An artistic touch on 2010 

Aboriginal Art Program to make mark on all 15 Olympic and Paralympic venues

Imagine being ushered past a stunning cedar carving of the Squamish Nation’s sun into the new Whistler Sliding Centre. Well, imagine no more — it looks like this type of traditional artwork is going to play a significant role in the 2010 Games.

On Monday morning, the Vancouver Organizing Committee for the 2010 Olympic and Paralympic Winter Games announced the completion of the first new indoor competition venue — UBC’s Thunderbird Arena — ahead of schedule. During the announcement at the arena, which was attended by Premier Gordon Campbell, VANOC also formally launched the Vancouver 2010 Venues’ Aboriginal Art Program, which will see Aboriginal artwork integrated into all 15 Olympic and Paralympic venues.

Dan Doyle, executive vice president of construction for VANOC, said it was always the plan to include Aboriginal artwork into the venues.

“It’s something that we had in mind all along, and what we wanted to ensure was that our budget would allow that to happen,” Doyle said. “…We’ve been driving to ensure that all our venues are constructed within our budget and it’s very evident now that’s going to happen, so that we’re able to do something that we’ve always wanted to do, which is incorporate aboriginal art.”

Back in May, VANOC’s board of directors approved the transfer of $2 million from the venue construction central contingency account to the general venue construction account to support the new program.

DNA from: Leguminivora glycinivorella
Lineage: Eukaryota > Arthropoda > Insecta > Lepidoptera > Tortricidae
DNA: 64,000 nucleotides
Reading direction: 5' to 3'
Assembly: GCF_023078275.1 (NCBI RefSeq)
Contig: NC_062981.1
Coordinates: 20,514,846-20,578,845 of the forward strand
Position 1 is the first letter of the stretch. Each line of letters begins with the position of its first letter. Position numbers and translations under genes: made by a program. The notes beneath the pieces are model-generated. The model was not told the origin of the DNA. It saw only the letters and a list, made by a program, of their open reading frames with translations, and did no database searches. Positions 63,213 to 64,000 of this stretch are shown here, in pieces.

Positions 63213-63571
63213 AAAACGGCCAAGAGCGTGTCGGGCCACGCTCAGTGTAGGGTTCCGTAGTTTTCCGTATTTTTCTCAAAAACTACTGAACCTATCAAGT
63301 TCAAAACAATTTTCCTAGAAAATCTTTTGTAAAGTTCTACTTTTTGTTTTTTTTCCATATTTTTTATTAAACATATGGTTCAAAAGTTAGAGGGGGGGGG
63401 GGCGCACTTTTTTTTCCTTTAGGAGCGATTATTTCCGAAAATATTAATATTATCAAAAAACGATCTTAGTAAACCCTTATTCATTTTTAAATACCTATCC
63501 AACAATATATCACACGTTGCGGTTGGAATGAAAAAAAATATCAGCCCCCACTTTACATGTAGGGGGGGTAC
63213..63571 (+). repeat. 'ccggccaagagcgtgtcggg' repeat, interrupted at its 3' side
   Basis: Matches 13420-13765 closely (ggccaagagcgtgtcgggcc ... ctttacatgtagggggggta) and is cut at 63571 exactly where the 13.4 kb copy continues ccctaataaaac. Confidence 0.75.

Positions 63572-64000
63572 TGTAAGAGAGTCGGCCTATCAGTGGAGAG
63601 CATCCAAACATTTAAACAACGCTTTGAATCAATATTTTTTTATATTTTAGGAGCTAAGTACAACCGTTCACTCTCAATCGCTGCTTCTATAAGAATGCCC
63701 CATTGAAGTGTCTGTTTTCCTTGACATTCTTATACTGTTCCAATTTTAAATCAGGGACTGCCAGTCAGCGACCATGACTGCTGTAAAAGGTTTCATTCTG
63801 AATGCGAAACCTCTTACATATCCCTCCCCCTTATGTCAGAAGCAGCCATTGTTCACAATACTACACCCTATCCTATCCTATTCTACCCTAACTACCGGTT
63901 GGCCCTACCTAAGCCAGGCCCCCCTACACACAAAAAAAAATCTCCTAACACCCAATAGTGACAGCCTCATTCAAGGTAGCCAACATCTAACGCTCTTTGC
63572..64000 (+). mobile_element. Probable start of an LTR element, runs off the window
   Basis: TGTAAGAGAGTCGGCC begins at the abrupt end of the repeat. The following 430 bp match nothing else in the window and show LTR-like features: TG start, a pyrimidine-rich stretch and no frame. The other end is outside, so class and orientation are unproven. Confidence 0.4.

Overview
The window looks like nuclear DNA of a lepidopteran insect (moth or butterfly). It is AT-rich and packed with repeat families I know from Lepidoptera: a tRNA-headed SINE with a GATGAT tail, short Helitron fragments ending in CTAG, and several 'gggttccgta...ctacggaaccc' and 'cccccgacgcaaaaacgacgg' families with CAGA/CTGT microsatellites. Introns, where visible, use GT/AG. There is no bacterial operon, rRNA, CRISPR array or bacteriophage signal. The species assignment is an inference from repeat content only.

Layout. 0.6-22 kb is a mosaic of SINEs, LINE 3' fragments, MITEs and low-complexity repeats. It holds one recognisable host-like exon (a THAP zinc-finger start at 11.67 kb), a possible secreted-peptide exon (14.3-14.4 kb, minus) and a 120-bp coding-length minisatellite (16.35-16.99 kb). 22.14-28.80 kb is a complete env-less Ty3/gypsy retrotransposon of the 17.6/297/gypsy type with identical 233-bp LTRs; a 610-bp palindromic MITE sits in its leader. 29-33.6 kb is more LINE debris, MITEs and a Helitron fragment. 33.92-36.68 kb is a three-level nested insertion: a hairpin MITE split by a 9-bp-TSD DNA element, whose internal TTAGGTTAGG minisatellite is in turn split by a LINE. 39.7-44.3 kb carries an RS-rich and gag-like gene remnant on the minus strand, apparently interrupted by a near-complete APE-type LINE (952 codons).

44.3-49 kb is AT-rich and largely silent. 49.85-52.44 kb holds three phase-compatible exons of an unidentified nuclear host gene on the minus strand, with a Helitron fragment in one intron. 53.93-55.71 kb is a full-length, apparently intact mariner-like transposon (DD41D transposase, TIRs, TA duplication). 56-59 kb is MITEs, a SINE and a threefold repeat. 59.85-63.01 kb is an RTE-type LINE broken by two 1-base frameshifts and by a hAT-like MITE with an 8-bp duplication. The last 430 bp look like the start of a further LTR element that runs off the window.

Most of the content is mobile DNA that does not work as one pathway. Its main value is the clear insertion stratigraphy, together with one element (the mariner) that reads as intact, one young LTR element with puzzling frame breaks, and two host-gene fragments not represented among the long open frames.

A common misconception is that a contingency fund is just for emergencies, but Doyle said that isn’t the case — contingencies are actually built into the overall budget.

“We’ve always held what I call a healthy contingency for all eventualities that would occur during construction, and as it turns out, we didn’t have to use it all for construction-related activities and so we always had a back up plan to put in the aboriginal art, because its very important to us,” he explained.

Doyle recruited Connie Watts, a B.C.-based mixed media artist of Nuu-chah-nulth, Gitxsan and Kwakwaka'wakw ancestry, to manage the new program.

Watts studied Fine Arts at the Emily Carr Institute of Art and Design and Interior Design at the University of Manitoba. Her artwork has been shown across North America, and she is continuously working on commissioned work for various corporate and private collectors, with the largest installation being the Thunderbird sculpture, Hetux, at the Vancouver International Airport.

“I really wanted to have somebody on our team who really understood the cultural aspects of art and who could ensure that when we’re talking about an Aboriginal art program, that we delivered the very best,” Doyle said.

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